The funny thing that I learned about grief is that it’s like a scar. Even though there are days that I can’t feel it, it’s still there. There’s not a day that goes by that I don’t think about her. I knew that this trauma was too heavy a load to suppress, and eventually, it would need to be unpacked. But I unfortunately felt at the time that I had to just make it through. Over the next few months, there were some major life changes that occurred. I moved into a new apartment, released my debut EP, quietly came out to my family, and celebrated my 27th birthday. However, all of those “wins” were accompanied by more loss of loved ones/family friends, senseless murders of black kings and queens and trans warriors, endings of friendships/working relationships, and an increased feeling of isolation and loneliness.
I soon grew annoyed with myself. I was tired about being sad, alone, and emotionally exhausted. My glow was dimming, and I started to run on half empty. Nothing seemed to bring me out of my dark cloud. I knew that I would be reunited with Nanny one day, but until that day comes, how was I going to survive and regain a sense of agency in my life?
photography by Jesse Herndon
“Plus, I met someone else / We’re havin’ better discussions / My therapist” -Ariana Grande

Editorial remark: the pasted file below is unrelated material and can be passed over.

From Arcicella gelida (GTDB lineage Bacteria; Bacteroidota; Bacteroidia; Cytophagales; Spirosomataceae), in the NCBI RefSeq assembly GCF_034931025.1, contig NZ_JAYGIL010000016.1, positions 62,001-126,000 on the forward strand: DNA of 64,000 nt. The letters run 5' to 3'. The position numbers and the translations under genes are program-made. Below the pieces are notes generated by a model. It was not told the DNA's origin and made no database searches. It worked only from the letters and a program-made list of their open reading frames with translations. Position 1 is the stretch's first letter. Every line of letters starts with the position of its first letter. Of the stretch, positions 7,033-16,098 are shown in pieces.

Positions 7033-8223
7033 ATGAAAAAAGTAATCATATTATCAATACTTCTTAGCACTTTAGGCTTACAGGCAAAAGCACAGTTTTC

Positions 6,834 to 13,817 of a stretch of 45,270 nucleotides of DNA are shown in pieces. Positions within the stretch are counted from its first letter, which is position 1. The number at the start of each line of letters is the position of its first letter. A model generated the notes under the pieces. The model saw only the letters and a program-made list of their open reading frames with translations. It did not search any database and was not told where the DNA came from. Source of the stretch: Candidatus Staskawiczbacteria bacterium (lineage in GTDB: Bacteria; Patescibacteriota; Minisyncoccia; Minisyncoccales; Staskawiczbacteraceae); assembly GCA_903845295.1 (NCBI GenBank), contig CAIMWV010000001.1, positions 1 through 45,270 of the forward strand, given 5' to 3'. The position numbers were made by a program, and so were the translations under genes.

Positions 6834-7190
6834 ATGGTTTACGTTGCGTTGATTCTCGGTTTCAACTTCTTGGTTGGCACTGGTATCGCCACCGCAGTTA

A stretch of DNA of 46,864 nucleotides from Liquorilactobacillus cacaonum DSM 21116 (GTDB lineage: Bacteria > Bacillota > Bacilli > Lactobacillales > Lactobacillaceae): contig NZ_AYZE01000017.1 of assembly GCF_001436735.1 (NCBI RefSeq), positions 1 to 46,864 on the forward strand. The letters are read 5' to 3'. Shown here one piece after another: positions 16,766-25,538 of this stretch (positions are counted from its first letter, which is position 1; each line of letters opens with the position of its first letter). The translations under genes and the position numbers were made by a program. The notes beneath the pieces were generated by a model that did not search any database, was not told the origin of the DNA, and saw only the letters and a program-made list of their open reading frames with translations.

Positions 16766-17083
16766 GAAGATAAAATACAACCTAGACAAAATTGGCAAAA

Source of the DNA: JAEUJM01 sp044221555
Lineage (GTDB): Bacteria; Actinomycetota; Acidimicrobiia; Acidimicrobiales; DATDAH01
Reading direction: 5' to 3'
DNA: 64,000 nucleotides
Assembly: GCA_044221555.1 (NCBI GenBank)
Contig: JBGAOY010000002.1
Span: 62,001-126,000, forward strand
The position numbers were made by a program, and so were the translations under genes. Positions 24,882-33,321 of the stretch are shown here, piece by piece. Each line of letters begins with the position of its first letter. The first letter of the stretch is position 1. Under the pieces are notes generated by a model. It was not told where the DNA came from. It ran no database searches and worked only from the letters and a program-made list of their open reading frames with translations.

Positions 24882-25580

Yes, you read that correctly. I, Malcom Moon, started therapy in August because I felt like I had no other choice.² I swallowed my pride and sought help. Once a week, I meet with my therapist to discuss how I’m feeling, and he helps me navigate my thoughts and reactions to certain situations.³ Boy, do we dig deep! In my sessions, I’ve discovered so much about myself and my tendencies. I finally had someone that I could talk to about anything and everything. Someone who doesn’t simply tell me what I want to hear. Someone who gives affirmation and advises me to block my self-deprecating blows.
Many breakthroughs have been made since my time in therapy. I’m better equipped to manage toxic environments as I prepare my removal from them. My communication skills have vastly improved. The biggest lesson I’ve learned is to start demanding and giving myself the respect, love, and attention that I give to others. That was huge. Expressing your wants and needs is not selfish. Also, suppression doesn’t help the situation. It just builds resentment or frustration and creates a space for the same issues to occur. Like damn, I felt seen.